Kaibuchi, K., K. Sano, M. Hoshijima, Y. Takai, and Y. Nishizuka (1982) Phosphatidylinositol turnover in platelet activation; calcium mobilization and protein phosphorylation. Cell Calcium. 3: 323–335.CrossRefGoogle Scholar
  7. 7.
    Kramer, R. M., E. F. Roberts, S. L. Um. A. G. Börsch–Haubold, S. P. Watson, M. J. Fisher, and J. A. Jakubowski (1996) p38 mitogen–activated protein kinase phosphorylates cytosolic phospholipase A2 (cPLA2) in thrombin–stimulated platelets. J. Biol. Chem. 271: 27723–27729.CrossRefGoogle Scholar
  8. 8.
    Lee, J. S., K. R. Lee, S. Lee, H. J. Lee, H. S. Yang, J. H. Yeo, J. M. Park, B. H. Choi, and E. K. Hong (2017) Polysaccharides isolated from liquid culture broth of Inonotus obliquus inhibit the invasion of human non–small cell lung carcinoma cells. Biotechnol. Bioproc. Eng. 22: 45–51.CrossRefGoogle Scholar
  9. 9.
    Lee, K. S., D. H. Lee, Y. S. Kwon, S. Y. Chun, and K. S. Nam (2014) Deep–sea water inhibits metastatic potential in HT–29 human colorectal adenocarcinomas via MAPK/NF–?B signaling pathway. Biotechnol. Bioproc. Eng. 19: 733–739.CrossRefGoogle Scholar
  10. 10.
    FitzGerald, G. A. (1991) Mechanisms of platelet activation: thromboxane A2 as an amplifying signal for other agonists. Am. J. Cardiol. 68: 11B–15B.CrossRefGoogle Scholar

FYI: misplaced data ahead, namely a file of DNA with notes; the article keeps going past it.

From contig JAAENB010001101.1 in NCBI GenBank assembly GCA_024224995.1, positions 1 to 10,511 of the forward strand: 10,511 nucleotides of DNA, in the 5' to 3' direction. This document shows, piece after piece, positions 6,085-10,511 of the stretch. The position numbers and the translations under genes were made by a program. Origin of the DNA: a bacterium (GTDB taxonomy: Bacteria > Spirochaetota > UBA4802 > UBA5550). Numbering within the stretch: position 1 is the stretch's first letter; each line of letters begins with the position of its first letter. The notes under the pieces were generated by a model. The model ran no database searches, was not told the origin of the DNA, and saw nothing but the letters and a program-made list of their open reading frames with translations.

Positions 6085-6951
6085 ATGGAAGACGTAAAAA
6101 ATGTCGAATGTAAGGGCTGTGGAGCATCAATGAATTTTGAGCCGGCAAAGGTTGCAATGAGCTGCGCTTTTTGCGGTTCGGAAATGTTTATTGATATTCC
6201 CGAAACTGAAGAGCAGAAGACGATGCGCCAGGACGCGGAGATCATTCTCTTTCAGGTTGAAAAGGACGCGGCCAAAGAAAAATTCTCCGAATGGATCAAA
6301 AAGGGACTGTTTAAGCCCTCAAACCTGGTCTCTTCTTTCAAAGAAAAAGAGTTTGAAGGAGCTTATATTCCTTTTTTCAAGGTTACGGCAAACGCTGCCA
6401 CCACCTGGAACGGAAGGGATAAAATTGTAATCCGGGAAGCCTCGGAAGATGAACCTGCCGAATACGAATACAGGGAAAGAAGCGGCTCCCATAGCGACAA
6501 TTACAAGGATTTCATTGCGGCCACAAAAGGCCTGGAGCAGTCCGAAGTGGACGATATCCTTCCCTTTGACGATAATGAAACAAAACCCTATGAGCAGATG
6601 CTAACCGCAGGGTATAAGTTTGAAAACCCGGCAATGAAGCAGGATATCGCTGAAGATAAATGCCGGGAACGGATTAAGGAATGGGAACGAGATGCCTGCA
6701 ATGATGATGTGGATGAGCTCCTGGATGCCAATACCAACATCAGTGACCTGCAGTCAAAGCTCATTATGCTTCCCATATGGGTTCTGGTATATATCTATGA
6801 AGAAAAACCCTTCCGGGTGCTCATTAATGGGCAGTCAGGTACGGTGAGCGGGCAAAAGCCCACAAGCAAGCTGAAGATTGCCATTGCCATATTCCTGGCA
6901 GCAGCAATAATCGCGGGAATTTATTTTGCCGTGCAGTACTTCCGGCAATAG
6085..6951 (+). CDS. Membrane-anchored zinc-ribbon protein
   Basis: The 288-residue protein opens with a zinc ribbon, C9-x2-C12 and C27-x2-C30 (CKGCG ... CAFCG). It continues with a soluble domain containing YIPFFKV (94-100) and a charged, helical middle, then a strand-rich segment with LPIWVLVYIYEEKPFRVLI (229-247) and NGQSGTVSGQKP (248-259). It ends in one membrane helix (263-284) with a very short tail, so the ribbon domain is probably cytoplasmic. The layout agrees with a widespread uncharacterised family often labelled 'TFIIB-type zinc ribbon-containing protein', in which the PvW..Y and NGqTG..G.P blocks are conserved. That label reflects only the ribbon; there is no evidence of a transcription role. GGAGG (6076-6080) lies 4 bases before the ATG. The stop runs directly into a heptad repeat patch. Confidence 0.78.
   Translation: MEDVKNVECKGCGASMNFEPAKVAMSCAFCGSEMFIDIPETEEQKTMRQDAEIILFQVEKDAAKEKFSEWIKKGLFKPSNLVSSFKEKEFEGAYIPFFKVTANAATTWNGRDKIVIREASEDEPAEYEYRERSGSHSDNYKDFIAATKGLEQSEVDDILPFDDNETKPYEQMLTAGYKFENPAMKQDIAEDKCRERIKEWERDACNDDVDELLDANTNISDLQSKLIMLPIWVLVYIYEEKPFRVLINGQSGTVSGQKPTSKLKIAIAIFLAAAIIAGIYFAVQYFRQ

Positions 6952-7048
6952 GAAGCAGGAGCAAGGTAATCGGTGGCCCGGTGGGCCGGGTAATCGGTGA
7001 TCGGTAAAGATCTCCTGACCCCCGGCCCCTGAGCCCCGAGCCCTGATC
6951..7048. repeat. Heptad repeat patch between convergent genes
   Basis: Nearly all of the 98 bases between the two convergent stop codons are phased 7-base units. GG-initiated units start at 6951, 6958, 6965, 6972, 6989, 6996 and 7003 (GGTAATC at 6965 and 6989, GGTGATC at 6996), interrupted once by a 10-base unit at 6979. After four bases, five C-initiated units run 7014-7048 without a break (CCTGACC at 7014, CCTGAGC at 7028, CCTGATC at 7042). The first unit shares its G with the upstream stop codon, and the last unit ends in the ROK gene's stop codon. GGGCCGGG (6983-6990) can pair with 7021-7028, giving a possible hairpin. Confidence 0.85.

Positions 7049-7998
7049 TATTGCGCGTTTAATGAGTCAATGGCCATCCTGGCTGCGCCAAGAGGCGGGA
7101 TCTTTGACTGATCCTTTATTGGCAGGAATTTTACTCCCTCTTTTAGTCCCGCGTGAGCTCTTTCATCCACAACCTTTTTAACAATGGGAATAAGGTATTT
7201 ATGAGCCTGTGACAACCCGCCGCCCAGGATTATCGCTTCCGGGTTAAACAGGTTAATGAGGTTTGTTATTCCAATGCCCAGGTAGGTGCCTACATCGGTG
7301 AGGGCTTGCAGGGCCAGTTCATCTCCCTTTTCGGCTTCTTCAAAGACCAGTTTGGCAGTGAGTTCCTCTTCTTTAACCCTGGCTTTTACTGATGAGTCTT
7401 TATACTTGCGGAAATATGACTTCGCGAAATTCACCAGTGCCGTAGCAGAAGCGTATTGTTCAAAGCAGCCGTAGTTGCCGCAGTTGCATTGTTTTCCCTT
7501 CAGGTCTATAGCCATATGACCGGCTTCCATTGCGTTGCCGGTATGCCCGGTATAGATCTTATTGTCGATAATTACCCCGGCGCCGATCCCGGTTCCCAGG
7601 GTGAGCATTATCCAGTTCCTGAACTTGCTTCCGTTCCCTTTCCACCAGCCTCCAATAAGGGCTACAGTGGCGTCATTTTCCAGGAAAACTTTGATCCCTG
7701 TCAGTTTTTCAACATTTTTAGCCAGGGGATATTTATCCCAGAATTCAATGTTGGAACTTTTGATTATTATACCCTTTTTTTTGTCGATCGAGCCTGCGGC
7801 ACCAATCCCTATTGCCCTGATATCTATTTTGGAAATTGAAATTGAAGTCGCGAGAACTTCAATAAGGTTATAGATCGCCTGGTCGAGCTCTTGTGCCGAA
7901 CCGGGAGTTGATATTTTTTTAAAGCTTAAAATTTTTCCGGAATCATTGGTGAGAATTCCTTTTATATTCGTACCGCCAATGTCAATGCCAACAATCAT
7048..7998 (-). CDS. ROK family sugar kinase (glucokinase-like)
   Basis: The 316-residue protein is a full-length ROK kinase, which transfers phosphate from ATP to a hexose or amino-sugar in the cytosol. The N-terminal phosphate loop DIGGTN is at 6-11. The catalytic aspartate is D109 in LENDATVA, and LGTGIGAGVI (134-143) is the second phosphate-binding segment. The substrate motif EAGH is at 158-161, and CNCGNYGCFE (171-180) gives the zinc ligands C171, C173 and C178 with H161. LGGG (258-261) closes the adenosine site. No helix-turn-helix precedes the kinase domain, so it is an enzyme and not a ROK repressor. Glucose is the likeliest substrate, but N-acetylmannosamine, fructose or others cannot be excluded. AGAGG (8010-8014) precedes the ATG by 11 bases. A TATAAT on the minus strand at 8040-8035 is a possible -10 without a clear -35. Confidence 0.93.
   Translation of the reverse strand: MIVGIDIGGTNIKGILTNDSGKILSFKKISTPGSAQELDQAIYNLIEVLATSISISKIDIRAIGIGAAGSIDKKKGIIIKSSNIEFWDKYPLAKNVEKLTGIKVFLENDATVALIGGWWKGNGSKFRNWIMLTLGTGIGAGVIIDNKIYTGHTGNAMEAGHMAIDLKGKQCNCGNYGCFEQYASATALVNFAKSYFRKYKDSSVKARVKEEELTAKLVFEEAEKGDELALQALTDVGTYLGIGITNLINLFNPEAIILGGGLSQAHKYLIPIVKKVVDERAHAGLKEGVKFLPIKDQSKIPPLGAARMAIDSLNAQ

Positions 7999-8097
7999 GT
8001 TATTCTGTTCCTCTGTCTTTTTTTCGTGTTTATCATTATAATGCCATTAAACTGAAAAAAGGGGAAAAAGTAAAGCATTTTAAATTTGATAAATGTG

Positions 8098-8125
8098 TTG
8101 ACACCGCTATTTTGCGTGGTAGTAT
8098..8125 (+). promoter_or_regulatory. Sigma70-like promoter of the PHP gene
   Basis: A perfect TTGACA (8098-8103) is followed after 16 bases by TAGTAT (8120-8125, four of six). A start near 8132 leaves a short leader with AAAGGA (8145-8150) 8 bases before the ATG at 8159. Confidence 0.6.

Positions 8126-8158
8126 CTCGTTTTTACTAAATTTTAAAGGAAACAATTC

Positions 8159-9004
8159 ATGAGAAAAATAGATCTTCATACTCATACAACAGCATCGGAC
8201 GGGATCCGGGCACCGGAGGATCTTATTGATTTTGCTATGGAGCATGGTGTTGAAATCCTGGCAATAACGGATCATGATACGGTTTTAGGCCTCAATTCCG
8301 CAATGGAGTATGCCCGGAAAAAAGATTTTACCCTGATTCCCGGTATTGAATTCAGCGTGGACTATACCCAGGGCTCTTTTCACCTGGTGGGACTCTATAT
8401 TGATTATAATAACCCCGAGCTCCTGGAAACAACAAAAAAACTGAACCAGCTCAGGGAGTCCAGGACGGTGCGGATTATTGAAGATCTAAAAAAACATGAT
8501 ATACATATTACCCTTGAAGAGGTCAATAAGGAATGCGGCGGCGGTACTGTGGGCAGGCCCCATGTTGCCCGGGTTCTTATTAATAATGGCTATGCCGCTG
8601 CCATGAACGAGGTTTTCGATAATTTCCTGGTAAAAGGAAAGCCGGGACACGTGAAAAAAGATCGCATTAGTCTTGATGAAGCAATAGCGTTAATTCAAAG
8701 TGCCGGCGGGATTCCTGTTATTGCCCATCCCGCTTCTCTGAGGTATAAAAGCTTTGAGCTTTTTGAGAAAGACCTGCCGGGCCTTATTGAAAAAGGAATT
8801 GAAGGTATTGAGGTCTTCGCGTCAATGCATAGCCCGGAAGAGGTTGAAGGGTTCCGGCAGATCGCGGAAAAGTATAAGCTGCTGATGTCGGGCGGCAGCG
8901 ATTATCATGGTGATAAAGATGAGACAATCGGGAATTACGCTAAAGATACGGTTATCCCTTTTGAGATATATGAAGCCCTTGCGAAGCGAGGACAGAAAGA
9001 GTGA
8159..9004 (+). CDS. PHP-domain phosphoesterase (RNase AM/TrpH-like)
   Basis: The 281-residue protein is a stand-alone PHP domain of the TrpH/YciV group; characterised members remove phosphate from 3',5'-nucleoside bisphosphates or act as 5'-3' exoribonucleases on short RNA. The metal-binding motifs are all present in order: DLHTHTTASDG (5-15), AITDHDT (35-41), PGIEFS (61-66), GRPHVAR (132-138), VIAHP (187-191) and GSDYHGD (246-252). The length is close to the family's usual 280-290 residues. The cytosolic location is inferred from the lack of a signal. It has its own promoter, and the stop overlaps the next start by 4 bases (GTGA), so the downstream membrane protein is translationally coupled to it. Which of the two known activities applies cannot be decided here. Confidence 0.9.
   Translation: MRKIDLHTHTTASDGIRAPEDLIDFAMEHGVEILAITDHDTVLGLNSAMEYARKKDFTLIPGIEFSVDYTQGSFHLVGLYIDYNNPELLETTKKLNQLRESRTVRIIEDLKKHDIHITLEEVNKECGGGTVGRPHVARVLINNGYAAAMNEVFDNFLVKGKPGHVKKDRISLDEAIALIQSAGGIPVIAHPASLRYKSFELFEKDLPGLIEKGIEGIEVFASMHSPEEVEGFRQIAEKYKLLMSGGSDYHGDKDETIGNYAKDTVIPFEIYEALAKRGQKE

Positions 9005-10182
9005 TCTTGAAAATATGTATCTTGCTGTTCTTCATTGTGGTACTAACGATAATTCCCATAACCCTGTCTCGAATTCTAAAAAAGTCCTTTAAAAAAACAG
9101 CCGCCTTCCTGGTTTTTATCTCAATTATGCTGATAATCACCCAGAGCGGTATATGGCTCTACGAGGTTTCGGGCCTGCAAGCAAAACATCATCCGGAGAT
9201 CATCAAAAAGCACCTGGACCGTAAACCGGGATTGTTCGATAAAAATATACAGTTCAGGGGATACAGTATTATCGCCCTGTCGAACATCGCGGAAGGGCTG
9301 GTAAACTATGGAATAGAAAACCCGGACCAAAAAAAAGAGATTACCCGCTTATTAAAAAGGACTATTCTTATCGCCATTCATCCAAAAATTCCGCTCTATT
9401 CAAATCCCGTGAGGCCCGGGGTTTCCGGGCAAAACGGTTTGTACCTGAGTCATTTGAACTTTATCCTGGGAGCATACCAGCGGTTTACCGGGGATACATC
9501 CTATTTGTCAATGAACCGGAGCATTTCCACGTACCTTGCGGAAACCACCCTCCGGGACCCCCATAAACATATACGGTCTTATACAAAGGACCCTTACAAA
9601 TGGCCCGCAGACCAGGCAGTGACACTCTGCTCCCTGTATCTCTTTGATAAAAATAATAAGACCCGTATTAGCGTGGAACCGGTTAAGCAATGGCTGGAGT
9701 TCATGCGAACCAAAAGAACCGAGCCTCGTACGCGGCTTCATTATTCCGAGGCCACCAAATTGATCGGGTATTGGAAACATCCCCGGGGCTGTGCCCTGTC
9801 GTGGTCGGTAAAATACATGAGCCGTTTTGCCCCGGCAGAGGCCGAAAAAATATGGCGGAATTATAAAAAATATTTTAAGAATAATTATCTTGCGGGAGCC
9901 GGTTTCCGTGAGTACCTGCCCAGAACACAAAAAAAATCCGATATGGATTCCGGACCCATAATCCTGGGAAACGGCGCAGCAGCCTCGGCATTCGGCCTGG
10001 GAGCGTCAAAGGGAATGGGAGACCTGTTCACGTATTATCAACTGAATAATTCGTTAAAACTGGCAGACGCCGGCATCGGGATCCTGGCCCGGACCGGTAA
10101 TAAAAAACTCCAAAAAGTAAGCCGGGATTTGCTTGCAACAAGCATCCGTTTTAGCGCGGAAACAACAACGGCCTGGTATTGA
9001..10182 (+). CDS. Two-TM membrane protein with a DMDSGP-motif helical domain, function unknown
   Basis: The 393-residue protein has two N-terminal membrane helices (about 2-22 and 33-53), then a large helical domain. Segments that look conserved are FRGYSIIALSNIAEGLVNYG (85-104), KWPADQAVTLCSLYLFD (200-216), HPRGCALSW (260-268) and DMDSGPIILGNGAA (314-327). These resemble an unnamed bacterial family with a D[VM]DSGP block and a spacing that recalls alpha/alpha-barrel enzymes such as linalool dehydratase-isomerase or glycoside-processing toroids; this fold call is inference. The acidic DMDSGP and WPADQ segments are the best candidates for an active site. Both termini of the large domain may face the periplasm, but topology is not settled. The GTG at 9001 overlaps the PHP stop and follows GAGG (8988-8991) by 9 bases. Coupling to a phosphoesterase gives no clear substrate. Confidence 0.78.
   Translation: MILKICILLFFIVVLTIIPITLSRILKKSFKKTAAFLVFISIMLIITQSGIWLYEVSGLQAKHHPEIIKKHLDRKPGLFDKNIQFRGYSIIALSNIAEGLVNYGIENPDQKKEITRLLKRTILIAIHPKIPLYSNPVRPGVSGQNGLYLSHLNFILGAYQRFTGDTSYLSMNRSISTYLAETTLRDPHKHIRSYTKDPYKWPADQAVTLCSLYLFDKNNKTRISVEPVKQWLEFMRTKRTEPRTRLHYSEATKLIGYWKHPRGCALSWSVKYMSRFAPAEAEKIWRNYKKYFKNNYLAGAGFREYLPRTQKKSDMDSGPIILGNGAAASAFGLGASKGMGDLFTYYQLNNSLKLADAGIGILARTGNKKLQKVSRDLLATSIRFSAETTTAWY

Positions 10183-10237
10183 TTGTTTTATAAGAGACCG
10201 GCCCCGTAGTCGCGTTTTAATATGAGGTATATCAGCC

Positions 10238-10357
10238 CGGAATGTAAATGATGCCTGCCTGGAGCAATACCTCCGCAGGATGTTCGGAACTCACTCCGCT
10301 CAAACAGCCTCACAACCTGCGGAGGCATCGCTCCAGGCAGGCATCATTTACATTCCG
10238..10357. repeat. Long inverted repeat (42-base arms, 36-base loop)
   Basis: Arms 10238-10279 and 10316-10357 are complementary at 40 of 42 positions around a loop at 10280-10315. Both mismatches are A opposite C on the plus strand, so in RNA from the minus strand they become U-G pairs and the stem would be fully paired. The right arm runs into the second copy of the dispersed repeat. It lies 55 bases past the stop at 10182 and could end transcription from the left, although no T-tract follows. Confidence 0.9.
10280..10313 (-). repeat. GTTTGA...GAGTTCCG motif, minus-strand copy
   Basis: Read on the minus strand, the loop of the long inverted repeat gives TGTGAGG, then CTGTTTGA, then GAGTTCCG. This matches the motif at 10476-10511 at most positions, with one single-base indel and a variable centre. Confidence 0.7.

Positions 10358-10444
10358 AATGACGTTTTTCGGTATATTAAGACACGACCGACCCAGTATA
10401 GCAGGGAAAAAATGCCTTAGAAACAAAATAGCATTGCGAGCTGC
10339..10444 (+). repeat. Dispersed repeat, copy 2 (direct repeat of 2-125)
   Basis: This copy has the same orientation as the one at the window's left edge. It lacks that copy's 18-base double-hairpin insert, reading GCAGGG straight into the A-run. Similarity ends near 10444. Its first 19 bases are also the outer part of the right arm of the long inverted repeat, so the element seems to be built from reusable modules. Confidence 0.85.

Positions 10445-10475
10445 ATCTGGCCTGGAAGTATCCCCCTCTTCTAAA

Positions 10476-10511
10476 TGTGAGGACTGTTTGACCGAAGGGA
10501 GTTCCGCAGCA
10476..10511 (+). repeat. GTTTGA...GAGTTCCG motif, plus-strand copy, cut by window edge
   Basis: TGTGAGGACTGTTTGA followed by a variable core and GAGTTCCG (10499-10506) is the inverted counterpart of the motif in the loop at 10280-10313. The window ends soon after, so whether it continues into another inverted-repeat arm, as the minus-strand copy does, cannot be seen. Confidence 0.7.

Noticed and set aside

11. 11.
    Ruggeri, Z. M. (2002) Platelets in atherothrombosis. Nat. Med. 8: 1227–1234.CrossRefGoogle Scholar
  12. 12.
    Armstrong, P. C., N. S. Kirkby, Z. N. Zain, M. Emerson, J. A. Mitchell, and T. D. Warner (2011) Thrombosis is reduced by inhibition of COX–1, but unaffected by inhibition of COX–2, in an acute model of platelet activation in the mouse. PLoS One 6: e20062.CrossRefGoogle Scholar
  13. 13.
    Ichikawa, K., S. Tazawa, S. Hamano, M. Kojima, and S. Hiraku (1999) Effect of ozagrel on locomotor and motor coordination after transient cerebral ischemia in experimental animal models. Pharmacology 59: 257–265.CrossRefGoogle Scholar
  14. 14.
    Malhotra, S., Y. P. Sharma, A. Grover, S. Majumdar, S. M. Hanif, V. K. Bhargava, A. Bhatnagar, and P. Pandhi (2003) Effect of different aspirin doses on platelet aggregation in patients with stable coronary artery disease. Intern. Med. J. 33: 350–354.CrossRefGoogle Scholar
  15. 15.
    Pulcinelli, F. M., P. Pignatelli, A. Celestini, S. Riondino, P. P. Gazzaniga, and F. Violi (2004) Inhibition of platelet aggregation by aspirin progressively decreases in long–term treated patients. J. Am. Coll. Cardiol. 43: 979–984.CrossRefGoogle Scholar
  16. 16.